The desire for “less” has accompanied the art and culture of Western modernity from the outset. Precisely because this modernity constitutes an era of growth, competition and prosperity, it is accompanied by the seductive shadow of reduction.
BY JÖRG SCHELLER
Whether the longing for the primitive (Jean-Jacques Rousseau), the radical restriction of artistic means (Kasimir Malevich), the need to “paint again like a child” (Pablo Picasso) or suffering from sensory overload, distressed financial markets and overabounding consumer products: the history of modernity might be summed up dialectically along the lines of slogans such as “Less is more,” “Simplify your life,” or “Back to basics.”
Dialectics in the arts, rebound effect in the economy
The roles are clearly distributed: some are throwing increasingly opulent and complex products onto the market, while others are offering — supposedly — complexity-reducing, minimalist counterproducts. While the princely painter kept producing footballpitch-sized historical blockbusters for the Paris Salon Exhibition, Giorgio Morandi soon confronted him with demonstratively sparse still lifes. While the composer of monumental symphonies lets his latest work, lasting several hours, thunder forth from the overcrowded orchestra pit, Anton von Webern is already standing in the wings with laconic minimal compositions. To be sure, another will very soon respond to these with even more pompous hullabaloo. The negation of one by the other is thus at the same time the life insurance of the former.
If the dialectical process described above draws heavily on market-economy innovation and competition logic as well as on modern cultural criticism, 19th-century economic theory knows another reason why “less” in Western modernity has almost always led to “more.” In 1865, the British economist William Stanley Jevons published his epoch-making study “The Coal Question; An Inquiry Concerning the Progress of the Nation, and the Probable Exhaustion of Our Coal Mines.” Jevons described for the first time what is known today as the rebound effect.
Jevons found that making plants and machinery more efficient did not reduce coal consumption in industry. On the contrary, and put simply, if less coal is consumed for blast furnaces, the company’s profit increases, attracting more capital. Prices fall, demand increases, as does the number of blast furnaces. In the end, more coal is used than before. This led Jevons to lucid thoughts about sustainability, which are especially relevant again today. Curbing the fuel consumption of cars, for example, does not automatically mean that less oil has to be produced. Rather, people may even drive cars more often under certain circumstances, as it has become cheaper! The same applies to — supposedly — “ecological” products. Because it feels good and right, people do not consume less but more.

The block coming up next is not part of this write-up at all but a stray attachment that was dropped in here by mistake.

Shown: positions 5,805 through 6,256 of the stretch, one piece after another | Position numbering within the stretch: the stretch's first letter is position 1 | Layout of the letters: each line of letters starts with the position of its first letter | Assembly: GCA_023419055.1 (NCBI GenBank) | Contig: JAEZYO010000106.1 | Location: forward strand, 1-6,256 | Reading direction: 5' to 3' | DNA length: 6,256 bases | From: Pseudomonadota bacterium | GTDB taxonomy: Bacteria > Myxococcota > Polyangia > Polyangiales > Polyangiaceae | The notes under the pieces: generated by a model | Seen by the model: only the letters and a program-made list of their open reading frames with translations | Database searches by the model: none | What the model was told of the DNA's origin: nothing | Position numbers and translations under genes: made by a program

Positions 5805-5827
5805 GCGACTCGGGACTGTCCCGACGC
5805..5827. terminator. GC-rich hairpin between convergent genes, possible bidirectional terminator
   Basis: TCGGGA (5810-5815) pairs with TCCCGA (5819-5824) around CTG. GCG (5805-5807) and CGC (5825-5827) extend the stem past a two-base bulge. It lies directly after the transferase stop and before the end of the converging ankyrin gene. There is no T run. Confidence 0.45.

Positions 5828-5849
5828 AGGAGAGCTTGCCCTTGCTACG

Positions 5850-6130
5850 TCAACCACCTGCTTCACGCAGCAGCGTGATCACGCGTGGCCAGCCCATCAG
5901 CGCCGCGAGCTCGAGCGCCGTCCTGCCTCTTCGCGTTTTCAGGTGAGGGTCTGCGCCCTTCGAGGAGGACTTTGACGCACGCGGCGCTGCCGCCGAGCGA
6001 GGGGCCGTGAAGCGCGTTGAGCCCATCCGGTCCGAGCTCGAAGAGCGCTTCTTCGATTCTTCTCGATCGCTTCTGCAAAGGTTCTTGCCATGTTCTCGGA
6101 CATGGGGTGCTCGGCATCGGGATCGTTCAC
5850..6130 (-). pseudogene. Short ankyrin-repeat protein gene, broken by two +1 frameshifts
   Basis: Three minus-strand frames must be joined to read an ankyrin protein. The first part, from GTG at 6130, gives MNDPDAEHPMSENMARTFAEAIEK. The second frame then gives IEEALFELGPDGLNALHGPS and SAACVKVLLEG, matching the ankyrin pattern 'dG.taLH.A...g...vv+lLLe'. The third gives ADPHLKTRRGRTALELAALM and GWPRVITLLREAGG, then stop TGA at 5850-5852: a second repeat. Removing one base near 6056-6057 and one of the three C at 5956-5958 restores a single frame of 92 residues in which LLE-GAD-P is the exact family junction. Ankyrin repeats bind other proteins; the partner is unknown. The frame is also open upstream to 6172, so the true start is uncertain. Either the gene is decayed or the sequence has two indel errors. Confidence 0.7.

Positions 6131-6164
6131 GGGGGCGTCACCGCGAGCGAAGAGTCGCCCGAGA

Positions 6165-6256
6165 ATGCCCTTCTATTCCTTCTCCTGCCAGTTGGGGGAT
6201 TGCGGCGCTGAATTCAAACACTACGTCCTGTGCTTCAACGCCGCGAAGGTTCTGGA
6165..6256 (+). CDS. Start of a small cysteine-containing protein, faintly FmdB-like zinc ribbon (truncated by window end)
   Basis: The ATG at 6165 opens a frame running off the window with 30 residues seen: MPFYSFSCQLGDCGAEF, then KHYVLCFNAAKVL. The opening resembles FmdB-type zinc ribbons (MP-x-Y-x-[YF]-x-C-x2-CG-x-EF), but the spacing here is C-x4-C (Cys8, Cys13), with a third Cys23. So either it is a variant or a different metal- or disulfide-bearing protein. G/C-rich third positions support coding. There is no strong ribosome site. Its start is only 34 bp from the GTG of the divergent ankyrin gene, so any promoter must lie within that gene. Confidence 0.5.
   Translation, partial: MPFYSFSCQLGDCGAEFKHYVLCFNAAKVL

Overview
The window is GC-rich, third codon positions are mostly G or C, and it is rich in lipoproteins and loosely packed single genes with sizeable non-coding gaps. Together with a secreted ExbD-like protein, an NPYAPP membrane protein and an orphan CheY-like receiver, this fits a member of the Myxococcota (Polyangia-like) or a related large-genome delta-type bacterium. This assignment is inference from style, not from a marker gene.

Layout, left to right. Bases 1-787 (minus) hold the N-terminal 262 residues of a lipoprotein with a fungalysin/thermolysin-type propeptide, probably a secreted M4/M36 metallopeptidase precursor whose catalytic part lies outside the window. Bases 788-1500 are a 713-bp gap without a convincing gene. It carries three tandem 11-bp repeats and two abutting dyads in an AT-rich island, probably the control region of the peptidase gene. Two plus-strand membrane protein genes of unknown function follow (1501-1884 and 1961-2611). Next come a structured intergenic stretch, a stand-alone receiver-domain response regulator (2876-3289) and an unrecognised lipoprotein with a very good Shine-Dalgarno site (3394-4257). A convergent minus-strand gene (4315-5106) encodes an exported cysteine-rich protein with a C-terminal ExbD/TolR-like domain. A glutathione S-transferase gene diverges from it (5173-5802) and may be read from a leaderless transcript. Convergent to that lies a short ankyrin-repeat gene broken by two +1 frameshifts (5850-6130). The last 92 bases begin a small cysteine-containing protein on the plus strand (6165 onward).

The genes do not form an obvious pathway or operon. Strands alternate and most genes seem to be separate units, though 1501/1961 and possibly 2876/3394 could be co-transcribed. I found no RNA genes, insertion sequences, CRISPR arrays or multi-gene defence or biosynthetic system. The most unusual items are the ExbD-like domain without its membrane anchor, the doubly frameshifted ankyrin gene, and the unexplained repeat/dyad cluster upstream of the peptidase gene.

Warhol: the master of artistic rebound
The rebound effect can be transposed to the arts, above all the fine arts, only to a limited extent, because the respective markets are largely oriented towards the principle of artificial scarcity. In other words: an artist who optimises his or her working process will not therefore throw twice as many works onto the market — as this would risk being boring and squeezing prices for individual works. Coca-Cola, on the other hand, has a genuine interest in continually increasing sales. However, Andy Warhol, the doyen of pop art, relied on this very strategy, much to his gallerists’ exasperation: “Andy, why don’t you make ten pictures at high prices instead of a hundred at low prices? That’s a lot less effort!” But as an accomplished capitalist in the heyday of democratic mass consumption, Warhol rejected the principle of “Less is more.” Like Coca-Cola, he wanted to be everywhere and, if possible, everywhere at once. This is exactly where Jevons comes in again. The more efficiently Warhol organised art production in his factory, the more time was available for jet-set trips, interviews, TV appearances, parties, exhibitions, concerts, auctions, and other events — and all of this was an integral part of his oeuvre. In other words, the increase in efficiency achieved by the factory did not mean saving or reducing resources, but instead a diversified increase in their consumption — time, electricity, kerosene, staff, nerves, and so on. The inherent consequences of the professionalisation, biennialisation, and eventisation of the contemporary art scene are easier to understand against this background. The more efficient the organisation, for example, through digitisation, management, improved transport infrastructure, or expert handling, the more is exhibited, the more biennial-hopping, the more mad rushing from residency to residency. If “Art & Ecology” is trending at the moment, it is important to be vigilant and to bear in mind Jevons’s theses — otherwise greenwashing and artwashing will go hand in hand.
By the way, the most intelligent and serene remarks about “Less is more” were made by the Swedish guitar virtuoso Yngwie Malmsteen. In an interview in 2010, he observed that people sometimes gave him the impression that less is more. But this doesn’t make sense for Malmsteen: “How can that be? How can less be more? It’s impossible. More is more.”